Remembering George Pérez, 1954-2022
Marvel Comics pauses to reflect upon the life and career of beloved writer and legendary artist George Pérez, who was widely known and respected for his incredible talent, kindness and generosity in the comics community and beyond. During his career at Marvel, he contributed to several ongoing titles, such as THE AVENGERS, THE INHUMANS, and FANTASTIC FOUR. He also co-created Marvel’s first Latin American Super Hero and first Puerto Rican mainstream character, Hector Ayala, AKA White Tiger, which inspired more heroes under the same alias.
Born on June 9, 1954 in the Bronx to Puerto Rican parents, George and his younger brother dreamed of being artists. Already drawing at the early age of five, George honed his skills and went on to become a regular contributor at the House of Ideas and famous for his seminal work in the industry.
In 1973, George broke into comics as an assistant for Marvel artist Rich Buckler. They both worked under Art Director John Romita Sr., who became a mentor to George. After making his debut by penciling a short satirical story featuring Luther Manning, AKA Deathlok, in ASTONISHING TALES #25 in 1974, it wasn’t long before George became a regular contributor.
He soon debuted his first cover in CREATURES ON THE LOOSE #34 and penciled for “Sons of the Tiger,” a strip in THE DEADLY HANDS OF KUNG FU title. It was there, in issue #19, where he and writer Bill Mantlo co-created White Tiger, introducing Hector Ayala’s Super Hero origin story to fans around the world.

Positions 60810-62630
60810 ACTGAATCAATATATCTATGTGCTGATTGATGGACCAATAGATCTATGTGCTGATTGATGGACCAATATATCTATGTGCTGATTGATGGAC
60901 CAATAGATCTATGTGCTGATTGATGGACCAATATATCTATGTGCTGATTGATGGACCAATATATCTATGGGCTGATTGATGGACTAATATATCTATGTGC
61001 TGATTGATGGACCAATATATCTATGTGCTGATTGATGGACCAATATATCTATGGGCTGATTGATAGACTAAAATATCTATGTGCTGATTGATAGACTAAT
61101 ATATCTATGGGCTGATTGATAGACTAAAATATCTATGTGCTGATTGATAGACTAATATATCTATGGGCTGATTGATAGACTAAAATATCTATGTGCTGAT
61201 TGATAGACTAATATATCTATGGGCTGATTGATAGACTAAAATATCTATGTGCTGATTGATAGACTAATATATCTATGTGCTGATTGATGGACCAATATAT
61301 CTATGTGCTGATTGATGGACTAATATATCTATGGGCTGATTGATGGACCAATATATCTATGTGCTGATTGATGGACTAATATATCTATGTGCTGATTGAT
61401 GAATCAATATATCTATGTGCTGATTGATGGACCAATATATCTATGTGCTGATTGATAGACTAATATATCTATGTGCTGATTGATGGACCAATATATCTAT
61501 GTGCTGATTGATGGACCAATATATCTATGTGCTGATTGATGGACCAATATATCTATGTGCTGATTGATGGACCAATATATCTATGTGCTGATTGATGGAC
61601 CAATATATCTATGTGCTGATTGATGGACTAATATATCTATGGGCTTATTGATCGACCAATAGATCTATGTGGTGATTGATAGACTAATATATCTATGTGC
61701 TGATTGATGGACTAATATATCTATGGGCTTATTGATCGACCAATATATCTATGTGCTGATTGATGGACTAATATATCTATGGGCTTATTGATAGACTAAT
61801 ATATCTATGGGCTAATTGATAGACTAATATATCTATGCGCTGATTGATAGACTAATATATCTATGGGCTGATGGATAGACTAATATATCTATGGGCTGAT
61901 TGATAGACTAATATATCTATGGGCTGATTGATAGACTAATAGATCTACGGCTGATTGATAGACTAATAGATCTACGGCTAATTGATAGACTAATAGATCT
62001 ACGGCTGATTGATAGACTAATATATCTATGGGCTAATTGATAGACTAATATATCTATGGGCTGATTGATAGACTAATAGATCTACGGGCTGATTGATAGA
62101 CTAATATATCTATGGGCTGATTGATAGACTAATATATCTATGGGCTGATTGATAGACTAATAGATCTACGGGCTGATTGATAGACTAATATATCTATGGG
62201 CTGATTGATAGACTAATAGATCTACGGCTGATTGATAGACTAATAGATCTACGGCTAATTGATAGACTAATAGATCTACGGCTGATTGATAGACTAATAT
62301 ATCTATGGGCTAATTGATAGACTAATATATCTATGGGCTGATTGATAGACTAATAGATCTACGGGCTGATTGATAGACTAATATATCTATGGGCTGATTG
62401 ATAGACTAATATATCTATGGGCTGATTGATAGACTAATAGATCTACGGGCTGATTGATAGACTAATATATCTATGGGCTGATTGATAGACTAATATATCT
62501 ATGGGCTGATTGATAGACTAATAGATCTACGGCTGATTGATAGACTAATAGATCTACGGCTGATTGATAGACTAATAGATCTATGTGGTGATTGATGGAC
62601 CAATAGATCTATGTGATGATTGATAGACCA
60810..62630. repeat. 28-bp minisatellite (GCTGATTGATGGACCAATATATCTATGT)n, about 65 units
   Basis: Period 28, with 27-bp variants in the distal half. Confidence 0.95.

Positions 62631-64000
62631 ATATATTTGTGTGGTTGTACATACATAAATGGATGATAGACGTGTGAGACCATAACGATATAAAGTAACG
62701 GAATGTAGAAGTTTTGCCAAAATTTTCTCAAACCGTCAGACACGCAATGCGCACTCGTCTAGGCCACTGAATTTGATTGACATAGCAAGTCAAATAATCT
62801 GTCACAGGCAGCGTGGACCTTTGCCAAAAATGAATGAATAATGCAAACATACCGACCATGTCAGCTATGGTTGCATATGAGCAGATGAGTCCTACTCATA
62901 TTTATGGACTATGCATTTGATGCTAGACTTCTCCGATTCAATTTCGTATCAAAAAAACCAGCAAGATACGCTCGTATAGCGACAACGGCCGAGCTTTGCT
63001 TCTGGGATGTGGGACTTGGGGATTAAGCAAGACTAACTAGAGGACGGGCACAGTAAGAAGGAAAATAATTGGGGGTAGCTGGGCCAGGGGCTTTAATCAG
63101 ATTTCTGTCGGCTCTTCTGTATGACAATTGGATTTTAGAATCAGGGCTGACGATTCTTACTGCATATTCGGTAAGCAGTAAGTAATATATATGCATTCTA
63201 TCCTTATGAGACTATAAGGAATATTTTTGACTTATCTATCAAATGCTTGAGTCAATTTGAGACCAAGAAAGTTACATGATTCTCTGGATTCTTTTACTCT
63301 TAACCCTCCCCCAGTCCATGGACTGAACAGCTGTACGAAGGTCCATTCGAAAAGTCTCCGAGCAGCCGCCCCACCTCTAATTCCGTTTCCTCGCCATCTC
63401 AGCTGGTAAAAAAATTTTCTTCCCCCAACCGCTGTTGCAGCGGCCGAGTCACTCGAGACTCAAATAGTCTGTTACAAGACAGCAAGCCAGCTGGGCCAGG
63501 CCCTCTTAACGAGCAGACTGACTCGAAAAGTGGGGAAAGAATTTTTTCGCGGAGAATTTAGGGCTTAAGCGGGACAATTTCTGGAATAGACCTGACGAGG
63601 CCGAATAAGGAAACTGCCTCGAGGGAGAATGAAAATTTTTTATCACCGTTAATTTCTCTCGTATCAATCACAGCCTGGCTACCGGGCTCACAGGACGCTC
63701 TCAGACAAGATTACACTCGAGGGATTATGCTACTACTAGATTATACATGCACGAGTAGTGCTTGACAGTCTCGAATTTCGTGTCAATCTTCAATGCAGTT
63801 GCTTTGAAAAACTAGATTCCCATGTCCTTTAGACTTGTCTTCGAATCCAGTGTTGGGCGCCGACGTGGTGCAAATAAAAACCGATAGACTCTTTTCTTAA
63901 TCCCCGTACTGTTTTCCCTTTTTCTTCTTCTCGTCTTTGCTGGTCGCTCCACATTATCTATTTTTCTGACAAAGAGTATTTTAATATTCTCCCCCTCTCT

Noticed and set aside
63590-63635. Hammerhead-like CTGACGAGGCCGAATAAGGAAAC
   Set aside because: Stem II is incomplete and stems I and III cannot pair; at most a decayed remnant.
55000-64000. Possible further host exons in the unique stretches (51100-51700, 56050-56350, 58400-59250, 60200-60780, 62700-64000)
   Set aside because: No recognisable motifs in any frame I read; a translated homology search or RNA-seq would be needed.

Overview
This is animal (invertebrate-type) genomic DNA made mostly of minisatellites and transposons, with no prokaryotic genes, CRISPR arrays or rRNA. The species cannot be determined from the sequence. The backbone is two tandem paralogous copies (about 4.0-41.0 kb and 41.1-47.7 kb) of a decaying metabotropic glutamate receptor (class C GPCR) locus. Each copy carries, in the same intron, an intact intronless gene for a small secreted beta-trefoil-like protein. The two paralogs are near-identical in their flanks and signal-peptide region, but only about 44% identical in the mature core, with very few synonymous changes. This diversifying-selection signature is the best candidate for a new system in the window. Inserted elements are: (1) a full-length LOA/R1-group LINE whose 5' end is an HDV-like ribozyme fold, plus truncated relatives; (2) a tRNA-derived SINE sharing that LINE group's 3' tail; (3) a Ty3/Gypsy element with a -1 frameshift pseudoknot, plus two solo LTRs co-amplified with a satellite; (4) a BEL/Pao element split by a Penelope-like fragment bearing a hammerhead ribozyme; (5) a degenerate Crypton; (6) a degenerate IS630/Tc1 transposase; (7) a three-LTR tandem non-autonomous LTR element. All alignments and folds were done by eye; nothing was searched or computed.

George’s career continued to take off when he began contributing to The Avengers starting with THE AVENGERS #141, where he was dubbed Marvel’s “newest Avengin’ Ace.” In FANTASTIC FOUR #176 with writer Roy Thomas, George broke the fourth wall when they included the Marvel office and all the creators in it, illustrating versions of then-Editor-in-Chief Archie Goodwin, writer Gerry Conway, and more. In addition to working with Thomas, George worked with writers Len Wein and Marv Wolfman. He went on to co-create additional recurring characters that continue to live on in the comics, including Henry Peter Gyrich and Taskmaster.
George began working for DC Comics in 1980 while continuing his Marvel work. He penciled several series, most notably The New Teen Titans, Wonder Woman, Justice League of America, and Superman, and took on writing duties as well. He worked with them for just over a decade before joining the team on Marvel’s seminal INFINITY GAUNTLET series in 1991 with writer Jim Starlin and HULK: FUTURE IMPERFECT with writer Peter David.
With his decades-long experience at many publishing companies, George continued to write more comics, starting with SILVER SURFER #111 and continuing into crossover specials, including a SILVER SURFER/SUPERMAN one-shot in 1996. In 2003, he contributed to the fan-favorite JLA/AVENGERS crossover with Kurt Busiek, which became an instant classic; the crossover was recently reprinted, much to George’s delight.
In addition to George’s lauded comics work, he served as co-chairman on The Hero Initiative, a nonprofit committed to helping comic creators with finances for emergency medical needs.
George won numerous awards, starting with the Eagle Award in 1979 for his time on THE AVENGERS #167-168 and #170-177, and two Eagles after that. He also received an Inkpot Award, several Comics Buyer’s Guide Fan Awards, and a Jack Kirby Award for Best Finite Series two years in a row. Most recently, George received an Inkwell Award, specifically a lifetime achievement award in inking.
George made an indisputable impact on the comics community and its fans. He was well-known for being a friendly and approachable creator, particularly for his warmth, generosity, and kind nature. He will be deeply missed by all that knew him and were touched by his many decades of work.